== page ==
Tampa Bay Vipers positional grades vs. D.C. Defenders (Week Four)
After their win over the DC Defenders, Greg Parks grades the Vipers by position.
QB: A-: With Aaron Murray playing the part of emergency backup, Taylor Cornelius started his third game in a row and continued his steady improvement. This was by far his best performance, as he completed 77% of his passes for 211 yards and a touchdown. There were lots of WR screens built into the game plan, as well as other throws that allowed Cornelius to get the ball out of his hands quickly. He wasn’t perfect: Cornelius made a poor decision on a lob to the end zone that was picked off as Tampa Bay was driving in the third quarter. While it isn’t always pretty, Cornelius once again picked his spots nicely in escaping the pocket, running for a 17-yard touchdown and 36 yards overall. Bottom line: By leading the team to its first victory and improving each week, Cornelius appears to have done enough to take the starting job at least for now, and perhaps permanently.
RB: A+: Not only did the Vipers have the first 100-yard single-game rusher in the XFL this year, but they had TWO in the same game. De’Veon Smith and Jacques Patrick each had over 20 carries, and both averaged 5.1 yards per carry. Patrick ran hard to cap an eight-yard TD run early on. Smith converted two 4th downs on the same drive near the end of the first half, one in which he was the recipient of a desperation shovel pass. Patrick alertly scooped up a ball on the ground, running for about 20 yards inside the Defenders five yard-line. The offense played with tempo, succeeding in wearing out the D.C. defense.
WR/TE: A: The receivers and tight ends did much of their damage with yardage after the catch, given a significant amount of WR screens and plays designed to stretch the defense horizontally were built into the play calling. The best example of this was Dan Williams breaking off a big gain on a broken screen play early in the second half. With his size and tackle-breaking ability a premium in this one, Williams was targeted 11 times. The offense also employed more four-wide looks with the absence again of TE Nick Truesdell. In his stead, DeAndre Goolsby caught a touchdown on 3rd-and-goal. S.J. Green, the much-heralded CFL legend, dropped his only target. Reece Horn drifted back on a lob pass instead of going up to get it, which resulted in a pick.
OL: A+: A couple of changes on the line resulted in this unit mauling D.C. in both the pass and run game. Andrew Tiller, fresh off injured reserve, was plugged in as the starting right guard. He brought some nastiness to the run blocking and Tampa ran his way often. Daronte Bouldin, the previous starter at right guard, was a coach’s decision inactive. While Isaiah Williams was listed as the right tackle starter, Marquis Lucas took over and neither he nor left tackle Martez Ivey allowed a pass-blocking pressure. In fact, D.C. only registered two pressures and had zero sacks. The line worked in tandem on double-teams well, a sign they may be gelling together.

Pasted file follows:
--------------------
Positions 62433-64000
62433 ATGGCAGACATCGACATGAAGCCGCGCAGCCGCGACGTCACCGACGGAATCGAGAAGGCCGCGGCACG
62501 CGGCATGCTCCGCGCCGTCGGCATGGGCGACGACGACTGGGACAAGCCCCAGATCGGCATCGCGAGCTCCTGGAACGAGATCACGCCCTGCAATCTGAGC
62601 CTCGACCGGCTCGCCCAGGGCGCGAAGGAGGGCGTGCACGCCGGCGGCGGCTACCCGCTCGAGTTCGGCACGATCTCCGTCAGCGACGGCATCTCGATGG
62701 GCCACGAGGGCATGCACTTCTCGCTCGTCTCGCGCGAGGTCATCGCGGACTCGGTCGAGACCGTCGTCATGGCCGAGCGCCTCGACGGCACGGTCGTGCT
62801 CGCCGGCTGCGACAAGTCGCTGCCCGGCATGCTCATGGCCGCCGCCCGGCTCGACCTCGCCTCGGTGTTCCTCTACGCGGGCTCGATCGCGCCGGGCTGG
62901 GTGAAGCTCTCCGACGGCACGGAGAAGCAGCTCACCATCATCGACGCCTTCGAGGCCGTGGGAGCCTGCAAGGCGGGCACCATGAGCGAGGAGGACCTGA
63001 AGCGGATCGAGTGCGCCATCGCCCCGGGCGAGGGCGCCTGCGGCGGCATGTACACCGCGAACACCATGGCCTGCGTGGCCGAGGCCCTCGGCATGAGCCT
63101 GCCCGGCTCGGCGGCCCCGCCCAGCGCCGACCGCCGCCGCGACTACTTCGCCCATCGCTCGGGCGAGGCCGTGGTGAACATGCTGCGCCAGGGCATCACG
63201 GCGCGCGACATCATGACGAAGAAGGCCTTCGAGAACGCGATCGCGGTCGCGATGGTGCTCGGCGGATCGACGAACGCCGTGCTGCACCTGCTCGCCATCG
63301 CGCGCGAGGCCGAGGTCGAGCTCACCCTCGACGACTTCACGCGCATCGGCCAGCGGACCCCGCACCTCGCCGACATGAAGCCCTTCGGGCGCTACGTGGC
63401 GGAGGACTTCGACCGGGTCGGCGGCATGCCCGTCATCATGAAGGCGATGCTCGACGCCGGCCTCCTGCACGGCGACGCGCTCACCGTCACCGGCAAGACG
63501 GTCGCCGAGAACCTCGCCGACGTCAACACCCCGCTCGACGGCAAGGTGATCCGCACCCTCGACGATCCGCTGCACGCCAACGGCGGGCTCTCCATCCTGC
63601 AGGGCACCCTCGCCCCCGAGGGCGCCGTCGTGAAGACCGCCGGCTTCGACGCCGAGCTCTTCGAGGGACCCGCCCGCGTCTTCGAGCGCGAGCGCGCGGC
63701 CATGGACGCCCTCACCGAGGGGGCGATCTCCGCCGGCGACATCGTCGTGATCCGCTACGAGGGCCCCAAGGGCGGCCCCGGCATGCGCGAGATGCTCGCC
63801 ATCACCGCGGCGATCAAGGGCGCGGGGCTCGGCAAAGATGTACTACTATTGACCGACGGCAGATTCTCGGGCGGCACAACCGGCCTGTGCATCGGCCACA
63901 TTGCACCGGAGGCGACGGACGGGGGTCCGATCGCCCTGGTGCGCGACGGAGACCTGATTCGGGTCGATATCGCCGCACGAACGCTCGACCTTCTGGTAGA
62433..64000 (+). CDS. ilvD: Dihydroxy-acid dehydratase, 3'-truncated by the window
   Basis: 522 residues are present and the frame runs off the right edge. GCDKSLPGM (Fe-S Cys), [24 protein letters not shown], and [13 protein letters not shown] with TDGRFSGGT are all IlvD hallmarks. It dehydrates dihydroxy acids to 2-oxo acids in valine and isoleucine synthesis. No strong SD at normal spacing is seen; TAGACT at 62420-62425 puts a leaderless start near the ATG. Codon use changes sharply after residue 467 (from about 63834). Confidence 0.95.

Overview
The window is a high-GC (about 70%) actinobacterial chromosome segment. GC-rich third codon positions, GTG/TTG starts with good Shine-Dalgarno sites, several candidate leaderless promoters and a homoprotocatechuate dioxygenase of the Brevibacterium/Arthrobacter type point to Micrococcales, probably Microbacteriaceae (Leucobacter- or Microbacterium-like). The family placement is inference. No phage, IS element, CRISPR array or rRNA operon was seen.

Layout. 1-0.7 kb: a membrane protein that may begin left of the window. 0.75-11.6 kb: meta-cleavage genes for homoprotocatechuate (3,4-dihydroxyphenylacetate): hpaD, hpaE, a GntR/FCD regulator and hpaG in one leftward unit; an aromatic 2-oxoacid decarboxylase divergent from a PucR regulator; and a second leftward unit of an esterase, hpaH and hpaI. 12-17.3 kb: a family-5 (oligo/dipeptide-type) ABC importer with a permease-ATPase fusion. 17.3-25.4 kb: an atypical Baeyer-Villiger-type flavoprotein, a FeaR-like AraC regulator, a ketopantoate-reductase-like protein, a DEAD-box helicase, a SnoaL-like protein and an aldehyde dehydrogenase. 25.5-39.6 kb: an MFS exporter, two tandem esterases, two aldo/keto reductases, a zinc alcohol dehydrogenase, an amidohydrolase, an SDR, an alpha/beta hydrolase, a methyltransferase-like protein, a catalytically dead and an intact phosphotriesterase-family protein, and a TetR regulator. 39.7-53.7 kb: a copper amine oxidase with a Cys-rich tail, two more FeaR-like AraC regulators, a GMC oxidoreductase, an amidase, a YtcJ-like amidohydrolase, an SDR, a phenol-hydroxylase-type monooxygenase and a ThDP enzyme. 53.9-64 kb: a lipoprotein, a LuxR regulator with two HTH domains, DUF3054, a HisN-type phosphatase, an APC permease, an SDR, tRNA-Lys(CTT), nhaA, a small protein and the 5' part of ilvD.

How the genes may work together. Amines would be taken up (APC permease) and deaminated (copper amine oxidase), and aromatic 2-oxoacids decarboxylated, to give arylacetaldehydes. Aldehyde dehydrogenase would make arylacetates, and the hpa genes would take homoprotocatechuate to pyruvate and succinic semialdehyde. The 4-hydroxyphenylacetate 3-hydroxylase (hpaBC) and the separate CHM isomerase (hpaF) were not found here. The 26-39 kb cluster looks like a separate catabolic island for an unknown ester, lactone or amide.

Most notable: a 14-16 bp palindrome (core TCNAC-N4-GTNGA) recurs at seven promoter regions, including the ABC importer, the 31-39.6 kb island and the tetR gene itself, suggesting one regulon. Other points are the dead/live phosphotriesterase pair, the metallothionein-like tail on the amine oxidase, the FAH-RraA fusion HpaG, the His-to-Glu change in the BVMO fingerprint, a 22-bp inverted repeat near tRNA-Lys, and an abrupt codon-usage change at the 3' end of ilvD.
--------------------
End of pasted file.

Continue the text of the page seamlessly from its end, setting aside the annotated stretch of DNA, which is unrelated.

DL: A-: It was DE Bobby Richardson who made an impact early, starting in place of Deiontrez Mount and making a tackle for loss on the first play from scrimmage. He was also in on a 3rd-and-2 tackle for loss with Jason Neill and Reggie Northrup. Obum Gwachum did not start despite the first-round pick making his return from I.R. He rotated in throughout and did sack backup QB Tyree Jackson late. With five defensive tackles now on the roster, two were inactive (Shane Bowman, Kellen Soulek). When the game was still in the balance, an offsides by the line gave D.C a first down. They pressed the pocket enough to keep Cardale Jones off-balance all game.
LB: A: Defensive Coordinator Jerry Glanville giddily told the sideline reporter during the game that he had called a blitz on every first half defensive play. Often tasked with carrying out those blitzes were the linebackers. Reggie Northrup continues to see increased playing time, and it paid off with a sack in this one. Lucas Wacha had three tackles and dropped a screen pass for a loss of yardage. Terrance Plummer was hurt on special teams, which limited his time on defense as the game progressed. D.C. couldn’t get the run or the pass game untracked, and credit goes to all three levels of the Tampa defense playing as one.
DB: A+: Watching the defensive backs to this point in the season, there was a sense that if they could put together the performance they’ve shown flashes of for four quarters, the Vipers would be successful. That’s just what this unit did against the Defenders. D.C. quarterbacks completed under 50% of their passes for less than 100 yards. Recent trade acquisition Trey Caldwell was active over Jalen Collins, who was released earlier this week. Coverage was sticky on the receivers all game. Micah Hannemann came over the top to bat away a 3rd-and-15 play in the second. Tarvarus McFadden had a huge takeaway, intercepting a pass three plays after Tampa had given it away with an interception of their own. McFadden did not allow a completion on five targets. Anthoula Kelly led the team with six tackles and a pass defensed.
ST: B+: Despite not starting on defense, Obum Gwacham made his presence felt on the very first play, making the tackle on the opening kickoff. He had one other on special teams and also blocked a field goal to keep momentum on the side of the Vipers halfway through the second quarter. Ryan Davis and Reece Horn again rotated in at punt returner. The first punt by Jake Schum came with just 4:22 left in the game, and he made it count: a 51-yarder that landed inside the 20. The grade was knocked out of the “A” range because of a missed 31-yard field goal by Andrew Franks early in the second half when D.C. still had life, and two penalties on punt returns.